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Several National Hockey League facilities now have LED lighting, saving energy and money. | Graphic by <a href="/node/1332956">Carly Wilkins</a>, Energy Department.

Several National Hockey League facilities now have LED lighting, saving energy and money. | Graphic by Carly Wilkins, Energy Department.

National Hockey League fans and teams are saving energy and money by switching to LED lighting. |  | Graphic by <a href="/node/1332956">Carly Wilkins</a>, Energy Department.

National Hockey League fans and teams are saving energy and money by switching to LED lighting. | | Graphic by Carly Wilkins, Energy Department.

The action on the ice is heating up as the National Hockey League’s Stanley Cup Final goes to game six in the best-of-seven series. Whether the San Jose Sharks or Pittsburgh Penguins emerge victorious, both teams and the rest of the NHL are winners of an even more important matchup: the fight against climate change.

Through its NHL Green program, the league is scoring big when it comes to making hockey more sustainable. For example, the NHL All-Star Game at the Nashville Predators’ Bridgestone Arena in January was the first to be played under ultra energy-efficient LED (light-emitting diode) lights. In March, the NHL highlighted its sustainability efforts with the league’s first-ever Green Week, encouraging fans and sponsors to take similar steps in reducing their impact on the environment. For instance, the league donated 100 tons of reusable food to help needy families while reducing landfill waste.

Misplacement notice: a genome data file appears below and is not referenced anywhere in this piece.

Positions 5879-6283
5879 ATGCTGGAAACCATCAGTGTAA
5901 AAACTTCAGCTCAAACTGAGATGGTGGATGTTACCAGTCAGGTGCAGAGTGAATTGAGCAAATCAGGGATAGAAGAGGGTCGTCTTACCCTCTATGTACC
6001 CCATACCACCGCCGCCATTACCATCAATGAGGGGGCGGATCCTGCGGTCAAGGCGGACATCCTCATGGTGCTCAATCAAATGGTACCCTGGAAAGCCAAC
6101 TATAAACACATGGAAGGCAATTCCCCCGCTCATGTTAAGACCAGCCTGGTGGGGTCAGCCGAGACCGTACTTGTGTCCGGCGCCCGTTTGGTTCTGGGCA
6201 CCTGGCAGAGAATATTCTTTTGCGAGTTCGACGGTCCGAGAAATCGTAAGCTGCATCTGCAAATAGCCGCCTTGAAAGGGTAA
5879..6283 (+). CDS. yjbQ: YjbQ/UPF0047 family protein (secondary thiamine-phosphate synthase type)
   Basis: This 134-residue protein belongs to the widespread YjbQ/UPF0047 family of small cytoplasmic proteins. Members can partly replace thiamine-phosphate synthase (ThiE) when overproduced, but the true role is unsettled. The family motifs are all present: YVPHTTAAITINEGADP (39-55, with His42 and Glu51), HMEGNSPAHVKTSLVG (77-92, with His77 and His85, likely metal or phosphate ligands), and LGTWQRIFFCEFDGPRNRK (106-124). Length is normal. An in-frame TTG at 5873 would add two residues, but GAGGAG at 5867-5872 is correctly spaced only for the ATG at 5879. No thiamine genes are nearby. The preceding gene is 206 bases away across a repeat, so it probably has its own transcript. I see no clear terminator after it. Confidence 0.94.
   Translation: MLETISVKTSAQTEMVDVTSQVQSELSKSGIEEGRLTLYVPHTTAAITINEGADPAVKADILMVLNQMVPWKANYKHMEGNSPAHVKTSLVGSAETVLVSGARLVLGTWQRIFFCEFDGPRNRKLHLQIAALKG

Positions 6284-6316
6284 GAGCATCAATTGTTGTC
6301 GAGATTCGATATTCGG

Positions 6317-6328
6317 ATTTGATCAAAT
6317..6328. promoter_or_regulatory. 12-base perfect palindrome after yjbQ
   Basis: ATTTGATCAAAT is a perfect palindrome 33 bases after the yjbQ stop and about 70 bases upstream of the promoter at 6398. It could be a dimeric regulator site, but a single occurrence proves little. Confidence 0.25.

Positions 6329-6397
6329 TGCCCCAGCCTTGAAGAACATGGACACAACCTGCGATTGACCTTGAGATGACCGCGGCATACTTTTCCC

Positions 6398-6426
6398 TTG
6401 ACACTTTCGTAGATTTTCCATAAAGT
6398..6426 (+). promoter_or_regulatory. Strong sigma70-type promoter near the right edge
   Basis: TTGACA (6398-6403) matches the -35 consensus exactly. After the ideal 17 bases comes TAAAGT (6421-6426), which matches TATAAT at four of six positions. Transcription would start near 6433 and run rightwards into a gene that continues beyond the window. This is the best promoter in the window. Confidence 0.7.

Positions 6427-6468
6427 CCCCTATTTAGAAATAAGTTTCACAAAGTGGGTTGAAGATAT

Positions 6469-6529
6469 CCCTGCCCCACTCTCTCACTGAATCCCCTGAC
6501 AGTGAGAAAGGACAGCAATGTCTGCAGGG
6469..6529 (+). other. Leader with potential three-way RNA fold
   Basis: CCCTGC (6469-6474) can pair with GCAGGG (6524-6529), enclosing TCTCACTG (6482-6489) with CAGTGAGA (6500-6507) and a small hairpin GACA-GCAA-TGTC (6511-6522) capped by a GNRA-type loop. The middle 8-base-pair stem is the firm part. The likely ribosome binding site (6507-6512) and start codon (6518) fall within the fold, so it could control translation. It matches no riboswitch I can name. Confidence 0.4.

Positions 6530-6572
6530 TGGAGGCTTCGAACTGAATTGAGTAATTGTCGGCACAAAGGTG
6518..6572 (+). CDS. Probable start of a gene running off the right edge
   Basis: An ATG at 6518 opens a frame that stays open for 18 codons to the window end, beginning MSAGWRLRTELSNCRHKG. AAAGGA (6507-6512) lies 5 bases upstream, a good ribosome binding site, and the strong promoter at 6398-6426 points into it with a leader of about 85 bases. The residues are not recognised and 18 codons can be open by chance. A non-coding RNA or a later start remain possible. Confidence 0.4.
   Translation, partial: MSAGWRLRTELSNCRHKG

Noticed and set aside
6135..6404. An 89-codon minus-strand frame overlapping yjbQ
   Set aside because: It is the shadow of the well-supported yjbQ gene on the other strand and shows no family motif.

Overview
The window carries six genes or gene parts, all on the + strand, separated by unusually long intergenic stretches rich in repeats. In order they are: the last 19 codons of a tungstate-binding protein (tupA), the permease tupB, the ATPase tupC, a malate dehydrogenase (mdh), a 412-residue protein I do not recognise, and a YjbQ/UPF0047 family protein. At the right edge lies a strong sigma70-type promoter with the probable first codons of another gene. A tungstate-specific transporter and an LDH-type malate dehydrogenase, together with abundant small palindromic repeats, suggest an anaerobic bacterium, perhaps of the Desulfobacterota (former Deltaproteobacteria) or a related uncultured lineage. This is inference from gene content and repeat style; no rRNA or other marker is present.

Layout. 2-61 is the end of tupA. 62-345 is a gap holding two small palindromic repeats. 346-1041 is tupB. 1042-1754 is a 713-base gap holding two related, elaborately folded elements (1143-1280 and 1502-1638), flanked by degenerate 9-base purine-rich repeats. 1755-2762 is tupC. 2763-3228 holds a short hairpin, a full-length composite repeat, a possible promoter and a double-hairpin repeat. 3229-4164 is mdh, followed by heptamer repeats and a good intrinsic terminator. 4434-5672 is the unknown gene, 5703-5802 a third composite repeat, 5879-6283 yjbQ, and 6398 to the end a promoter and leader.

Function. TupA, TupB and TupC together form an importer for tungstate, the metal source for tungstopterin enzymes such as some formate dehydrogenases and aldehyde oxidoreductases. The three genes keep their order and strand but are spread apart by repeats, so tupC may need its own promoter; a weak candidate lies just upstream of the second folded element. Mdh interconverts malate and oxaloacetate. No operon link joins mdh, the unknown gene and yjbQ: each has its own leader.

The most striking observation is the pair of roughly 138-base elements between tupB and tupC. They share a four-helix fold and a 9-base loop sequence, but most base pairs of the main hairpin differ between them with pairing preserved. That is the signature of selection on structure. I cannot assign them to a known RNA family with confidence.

The sites of this year’s Stanley Cup Final showcase the NHL’s commitment to the planet. In 2012, workers at the San Jose SAP Center installed solid oxide fuel cell energy servers, becoming the first major sports facility to use fuel cells as supplemental electricity. This technology replaces approximately 25 percent of electrical utility power on game days, reducing the facility's  carbon footprint by 4.8 million pounds of CO2 within 10 years. That’s the equivalent of the energy used in 230 homes in one year. Meanwhile, in Pittsburgh, the Consol Energy Center is the first LEED Gold certified major sports venue in the country. The facility’s energy efficient lighting and HVAC systems contribute to this coveted sustainability certification.

The Energy Department gets an assist for making these innovative technologies possible:

  • The Fuel Cell Technologies Office supports research and development that makes fuel cells cheaper, more efficient and widely available.
  • Our work on LED lighting improves energy efficiency of sports arenas and other commercial buildings at relatively low cost. Plus, LEDs cast a more natural light, which enhances fan experience.
  • Efficiency standards and continued research and development on heating and cooling systems help save energy and lower carbon pollution, benefiting teams, fans and the planet.

All of us at the Energy Department applaud the efforts of the NHL and its teams to make their sport the greenest in the country. Go Sharks! Go Penguins!